As a part of the Leader Development and Assessment Course, Rebecca Walker and other cadets were tested and trained in water confidence courses.
Ducking under clouds of green smoke, weaving around a spray of machine gun fire on the battlefield and dodging grenade explosions are just a few of the obstacles Auburn ROTC cadet Rebecca Walker faced while participating in the Leader Development and Assessment Course at Joint Base Lewis-McChord, Wash., this summer. The program is a staged training exercise designed to help cadets respond to incoming fire with M-69 practice hand grenades.
Walker is a Major General James Ursano Scholarship recipient.
During the 29-day program, Walker, a senior at Auburn, was evaluated in numerous leadership positions and was trained and tested on squad activities such as physical fitness, field leadership and reaction, repelling, water confidence, land navigation, basic rifle marksmanship and grenade assault. The Leader Development and Assessment Course is required for Army ROTC cadets who will commission as Second Lieutenant officers after their college graduation.
"It helps us make quick decisions," said Walker. "That's imperative to being a leader. You've got to be quick and think on your feet."
Walker, a Peachtree City, Ga., native, earned a four-year Army ROTC scholarship to Auburn and was recently elected vice president and team captain for Auburn's women's lacrosse team. She credits her father for her interest in serving her country.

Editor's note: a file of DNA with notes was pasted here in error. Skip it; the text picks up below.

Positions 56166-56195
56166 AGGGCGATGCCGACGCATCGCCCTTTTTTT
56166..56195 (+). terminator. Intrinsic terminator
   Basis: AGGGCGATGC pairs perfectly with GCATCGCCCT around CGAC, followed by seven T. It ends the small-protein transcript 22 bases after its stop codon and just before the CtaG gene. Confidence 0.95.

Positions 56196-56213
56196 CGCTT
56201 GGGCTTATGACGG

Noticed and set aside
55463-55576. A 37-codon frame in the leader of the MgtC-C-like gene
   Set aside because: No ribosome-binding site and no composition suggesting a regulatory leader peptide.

"My father was an officer in the United States Army, instilling in me the importance of respect, patriotism and responsibility at an early age," said Walker. "Because of his career in the military, I had the opportunity to live in four different states, which exposed me to many different types of people and cultures."
Walker serves as vice president and team captain for Auburn’s women’s lacrosse team.
Walker is currently stationed in Fort Jackson, S.C., for Cadet Troop Leading Training as a Platoon Leader where she will help transform a civilian into a soldier in nine weeks.
"This is a very rare and exciting opportunity for me because Cadet Troop Leading Training is a very hands-on experience where I not only get to teach the things I've learned over the past three years in ROTC to young soldiers, but also learn to about the relationship between non-commissioned officers and junior officers," Walker said.
As an economics major with a minor in military science, she hopes to ultimately become a career, active duty Military Intelligence Officer for the U.S. Army.
— By Lindsay Miles, Office of Communications and Marketing; and Tim Oberle, Public Affairs Officer, U.S. Army Cadet Command
Last Updated: Sept. 6, 2013